Consider multi-factor authentication against all your accounts and employing security monitoring and detection to alert to for a non-anomalous behaviour and malicious behaviour.
7. Data security
You’ve got to protect your data where it is vulnerable, but also protected according to the risk. You shouldn’t be spending more on the detection and protection of data than the data is worth.
Not all data is worth a huge amount – personal data is obviously very important. Privileged data is very important. Commercial data is important. Intellectual property is important. But there are other aspects where it isn’t quite supported. So, you should tailor how you protect it.
Where you do protect it, you need to back it up. You need to make sure that you have online backups, but you also have offline backups. Follow the NCSC best practice around looking after your backups.
When you’re getting rid of data and sanitising any storage media, make sure it’s certified. When you get rid of old equipment, that it’s been securely destroyed, and it’s been protected in a way that you are comfortable with logging and monitoring.
8. Logging and monitoring
You’ve got to understand what your objectives are around logging and monitoring. I see too many organisations that just get buried in logging data. They have great systems, but they are just in alert hell.
You’ve got to understand the logs that you need, the information that you want to protect, and you want to be alerted on. You’ve got to have the playbooks for how you work with that. You got to keep your logs generated to useful insights. It should be around the anomalous events that you care about, the things that are going to be challenging for you.
9. Incident management
As part of incident management, you need to develop your incident response plan. Instant preparedness is crucial – preparing your response plans, your capability and practising them.
It’s no good having a 200-page response plan, because when something bad happens, no-one is going to be able to read that in the time. You need small concise playbooks that are worked out for everybody on the board to everybody on the floor. Everyone needs to know what their part is to play in the event of an incident.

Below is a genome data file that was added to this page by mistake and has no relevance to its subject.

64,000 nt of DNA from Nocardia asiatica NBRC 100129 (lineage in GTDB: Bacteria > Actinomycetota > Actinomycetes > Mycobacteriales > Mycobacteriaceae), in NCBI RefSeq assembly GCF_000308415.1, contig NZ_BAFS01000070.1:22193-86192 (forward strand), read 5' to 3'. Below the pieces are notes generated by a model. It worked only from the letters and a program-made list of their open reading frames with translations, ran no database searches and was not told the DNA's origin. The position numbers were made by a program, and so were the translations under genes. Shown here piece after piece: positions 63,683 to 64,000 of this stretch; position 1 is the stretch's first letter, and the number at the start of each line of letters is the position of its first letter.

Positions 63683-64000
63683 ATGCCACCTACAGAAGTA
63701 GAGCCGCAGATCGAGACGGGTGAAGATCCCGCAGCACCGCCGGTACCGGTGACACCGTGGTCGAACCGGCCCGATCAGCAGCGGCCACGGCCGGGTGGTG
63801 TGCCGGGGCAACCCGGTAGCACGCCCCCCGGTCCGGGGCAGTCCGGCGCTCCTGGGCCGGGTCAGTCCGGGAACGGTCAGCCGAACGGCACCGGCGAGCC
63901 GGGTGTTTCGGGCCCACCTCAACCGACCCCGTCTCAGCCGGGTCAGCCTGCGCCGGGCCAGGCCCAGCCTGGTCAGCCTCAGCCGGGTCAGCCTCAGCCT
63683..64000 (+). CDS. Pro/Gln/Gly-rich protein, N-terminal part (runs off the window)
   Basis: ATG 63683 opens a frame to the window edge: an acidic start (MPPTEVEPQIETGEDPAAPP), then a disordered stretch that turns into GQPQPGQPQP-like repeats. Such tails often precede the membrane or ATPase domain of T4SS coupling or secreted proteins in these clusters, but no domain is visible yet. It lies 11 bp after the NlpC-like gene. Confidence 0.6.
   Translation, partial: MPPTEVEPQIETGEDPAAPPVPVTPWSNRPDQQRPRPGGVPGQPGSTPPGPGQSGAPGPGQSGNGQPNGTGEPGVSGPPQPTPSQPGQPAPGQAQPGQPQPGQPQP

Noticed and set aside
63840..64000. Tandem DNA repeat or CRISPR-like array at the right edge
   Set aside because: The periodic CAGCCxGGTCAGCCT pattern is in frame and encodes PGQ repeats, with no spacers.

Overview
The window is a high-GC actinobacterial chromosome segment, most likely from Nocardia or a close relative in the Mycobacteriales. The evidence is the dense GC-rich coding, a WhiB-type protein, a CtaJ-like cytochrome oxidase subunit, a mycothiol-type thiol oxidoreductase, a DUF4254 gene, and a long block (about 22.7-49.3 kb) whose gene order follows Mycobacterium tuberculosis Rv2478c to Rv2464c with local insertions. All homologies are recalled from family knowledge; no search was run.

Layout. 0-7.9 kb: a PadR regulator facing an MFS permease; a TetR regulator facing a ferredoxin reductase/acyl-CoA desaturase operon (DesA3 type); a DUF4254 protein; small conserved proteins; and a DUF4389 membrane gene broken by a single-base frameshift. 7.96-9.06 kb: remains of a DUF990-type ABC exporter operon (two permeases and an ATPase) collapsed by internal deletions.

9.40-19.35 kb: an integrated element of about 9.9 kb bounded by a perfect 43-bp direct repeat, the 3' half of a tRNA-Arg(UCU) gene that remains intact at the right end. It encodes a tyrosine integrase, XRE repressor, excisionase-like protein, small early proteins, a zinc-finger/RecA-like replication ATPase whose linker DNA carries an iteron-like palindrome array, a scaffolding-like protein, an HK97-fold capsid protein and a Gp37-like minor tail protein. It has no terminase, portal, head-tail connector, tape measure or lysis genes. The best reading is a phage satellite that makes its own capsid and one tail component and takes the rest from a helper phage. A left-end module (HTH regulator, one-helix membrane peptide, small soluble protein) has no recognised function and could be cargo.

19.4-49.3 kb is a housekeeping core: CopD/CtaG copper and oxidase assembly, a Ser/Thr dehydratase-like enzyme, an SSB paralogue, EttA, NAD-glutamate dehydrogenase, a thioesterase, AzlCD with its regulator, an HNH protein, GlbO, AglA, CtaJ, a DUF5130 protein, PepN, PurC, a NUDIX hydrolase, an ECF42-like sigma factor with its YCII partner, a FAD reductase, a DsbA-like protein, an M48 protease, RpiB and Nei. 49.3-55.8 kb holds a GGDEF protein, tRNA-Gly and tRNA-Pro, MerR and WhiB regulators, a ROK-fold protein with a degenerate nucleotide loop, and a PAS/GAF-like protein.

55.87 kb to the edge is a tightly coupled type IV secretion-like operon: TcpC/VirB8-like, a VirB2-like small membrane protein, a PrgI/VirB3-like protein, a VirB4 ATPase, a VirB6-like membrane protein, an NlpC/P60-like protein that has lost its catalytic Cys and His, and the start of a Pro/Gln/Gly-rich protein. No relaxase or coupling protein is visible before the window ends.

The best way to do that is through exercising and desktop exercising. You’ve got to have your communication plans actively ready, knowing what you’re going to say to shareholders, how you’re going to deal with the press, how you’re going to deal with regulatory authorities if you need to.
You got to incorporate lessons learned from all those different exercises and have support plans to support you. Often with big incidents, you may have an amazing internal team, but if the incidents going on for two weeks, that team isn’t going to be able to sustain it. They are going to get fatigued.
Having good support backup, good retainer plans in place, having specialists with forensic capability and, and deeper incident response capability to help you on hand at the touch of a button or at the click of a phone call is going to be very important if an incident starts to become protracted.
10. Supply chain security
Equally, it could be at number one. Understanding your supply chain, mapping it out, understanding where there might be potential weaknesses, embedding security within your contracting processes.
When you are procuring organisations, understanding what their cyber security posture is, what their resilience is, and helping support them to get them to the level that you need to be comfortable that they are an active and supportive member of your supply chain.
Cyber Security Training is a central pillar in keeping your organisation safe from hackers, cyber attacks and raise organisational awareness on information security. These are essential online courses that helps protect the organisation’s information and customer data, secure IT systems and prevent data breaches.